In most cases, we need more than just the union of the records from each data table one after another. We want to merge them in certain order we need. To serve this purpose, CS.merge@x(x) function can be used. Please note that the records in each cursor of the cursor sequence CS must be already sorted according to expression x when using this function. For example, sort and merge the order data of various products by the sales date:
In this case, we intend to have a clear view of the order in which the records are retrieved from the cursor after they are merged in certain order. In order to do this, only the first 300 entries are retrieved. The table sequence in B7 is shown below:
It can be seen that the data are retrieved by Date in a specified order . Once all wine order data of January 1st is retrieved, the retrieval of all electrical appliance order data of the same day will start. Because retrieving data from the cursor is a forward-only operation, the order data in each cursor must have been ordered by the date. After data of multiple cursors are merged using function CS.merge@x() in the specified order, the result data will be retrieved from the grand cursor according to the order of one of the member cursors of sequence CS, which is selected by comparing the current expression values of the data tables. In this way, we can ultimately get the result arranged in the specified order. In data retrieving, each cursor will still traverse the records in each data table for once.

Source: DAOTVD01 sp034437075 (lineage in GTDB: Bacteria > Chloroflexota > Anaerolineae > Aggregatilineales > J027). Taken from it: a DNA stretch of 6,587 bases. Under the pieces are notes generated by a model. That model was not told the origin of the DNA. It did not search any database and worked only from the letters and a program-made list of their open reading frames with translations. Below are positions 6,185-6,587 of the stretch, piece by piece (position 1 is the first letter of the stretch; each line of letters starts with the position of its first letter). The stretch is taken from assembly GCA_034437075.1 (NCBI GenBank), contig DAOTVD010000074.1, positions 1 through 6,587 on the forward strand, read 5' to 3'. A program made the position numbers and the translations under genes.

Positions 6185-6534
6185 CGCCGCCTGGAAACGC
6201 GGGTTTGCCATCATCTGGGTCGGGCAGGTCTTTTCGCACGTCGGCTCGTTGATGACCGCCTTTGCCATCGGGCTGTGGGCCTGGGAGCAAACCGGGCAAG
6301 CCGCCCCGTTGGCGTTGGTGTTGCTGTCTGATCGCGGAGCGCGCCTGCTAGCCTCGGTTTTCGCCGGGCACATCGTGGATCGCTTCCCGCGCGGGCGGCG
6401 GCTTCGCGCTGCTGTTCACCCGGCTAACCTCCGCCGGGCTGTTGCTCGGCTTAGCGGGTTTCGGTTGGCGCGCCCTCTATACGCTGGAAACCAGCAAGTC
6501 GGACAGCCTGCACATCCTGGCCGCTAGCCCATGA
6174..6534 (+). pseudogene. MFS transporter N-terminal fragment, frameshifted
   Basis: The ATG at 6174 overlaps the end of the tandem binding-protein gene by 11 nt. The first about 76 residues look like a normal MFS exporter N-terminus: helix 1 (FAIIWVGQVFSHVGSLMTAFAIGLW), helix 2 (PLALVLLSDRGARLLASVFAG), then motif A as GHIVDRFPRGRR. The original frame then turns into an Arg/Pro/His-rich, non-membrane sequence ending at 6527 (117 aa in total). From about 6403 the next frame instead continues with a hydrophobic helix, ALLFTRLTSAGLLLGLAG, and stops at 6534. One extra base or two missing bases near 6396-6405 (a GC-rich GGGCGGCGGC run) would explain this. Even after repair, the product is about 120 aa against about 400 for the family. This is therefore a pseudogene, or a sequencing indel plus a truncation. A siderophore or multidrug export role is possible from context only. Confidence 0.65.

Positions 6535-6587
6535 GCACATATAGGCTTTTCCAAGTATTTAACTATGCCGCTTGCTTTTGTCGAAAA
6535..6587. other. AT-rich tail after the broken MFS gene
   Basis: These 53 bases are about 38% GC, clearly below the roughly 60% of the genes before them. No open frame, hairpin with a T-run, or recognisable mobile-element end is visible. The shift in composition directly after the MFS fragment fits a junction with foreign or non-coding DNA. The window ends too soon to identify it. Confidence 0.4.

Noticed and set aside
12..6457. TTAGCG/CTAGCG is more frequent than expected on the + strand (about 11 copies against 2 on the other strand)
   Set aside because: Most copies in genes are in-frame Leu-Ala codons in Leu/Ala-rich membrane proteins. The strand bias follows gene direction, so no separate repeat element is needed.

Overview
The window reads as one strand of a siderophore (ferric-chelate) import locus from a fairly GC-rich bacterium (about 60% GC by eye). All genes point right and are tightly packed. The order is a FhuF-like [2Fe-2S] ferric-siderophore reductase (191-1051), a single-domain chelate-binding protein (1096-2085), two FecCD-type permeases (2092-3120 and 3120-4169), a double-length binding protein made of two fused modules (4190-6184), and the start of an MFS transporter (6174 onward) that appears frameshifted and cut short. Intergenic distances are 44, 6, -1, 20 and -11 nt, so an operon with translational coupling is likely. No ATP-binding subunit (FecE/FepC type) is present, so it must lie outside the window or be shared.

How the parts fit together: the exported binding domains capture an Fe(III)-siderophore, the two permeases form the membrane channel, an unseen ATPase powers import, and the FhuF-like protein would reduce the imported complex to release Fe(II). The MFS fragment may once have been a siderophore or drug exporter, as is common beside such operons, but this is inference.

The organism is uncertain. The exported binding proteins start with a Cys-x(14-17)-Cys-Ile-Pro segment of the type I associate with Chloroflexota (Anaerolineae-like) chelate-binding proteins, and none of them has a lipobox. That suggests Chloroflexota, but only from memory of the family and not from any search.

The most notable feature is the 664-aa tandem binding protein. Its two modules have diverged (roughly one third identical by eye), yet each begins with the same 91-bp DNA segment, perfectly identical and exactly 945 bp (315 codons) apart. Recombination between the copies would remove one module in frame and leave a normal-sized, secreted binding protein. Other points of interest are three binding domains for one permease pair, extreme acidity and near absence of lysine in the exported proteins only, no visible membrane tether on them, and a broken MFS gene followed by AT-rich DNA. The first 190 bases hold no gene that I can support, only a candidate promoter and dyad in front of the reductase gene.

Merging the data in multiple cursors in a certain order simply creates a single grand cursor, and adjusts the orders in which data are retrieved from each cursor, without increasing or decreasing any records.
If the cursor data are not ordered, they must be sorted before merging, as illustrated in the following example:
Before cursors are merged in proper order by the product number, we must ensure the data in each cursor are ordered against the product number. To do so, A5 uses cs.sortx() function to sort cursors of various products.
Please note that the cursor and the table sequence are sorted differently. Because there is usually a great amount of data in the cursor, they cannot be loaded into the memory all at once for sorting. Therefore, the data retrieval will be performed along with the data sorting. The sorted data will be saved as a temporary data file when they are accumulated to a certain amount. Once all data are retrieved and sorted, all temporary data files will be merged in proper order and returned as the cursor. For more details about sorting cursor data, please see esProc External Memory Sorting: Principle of Sorting.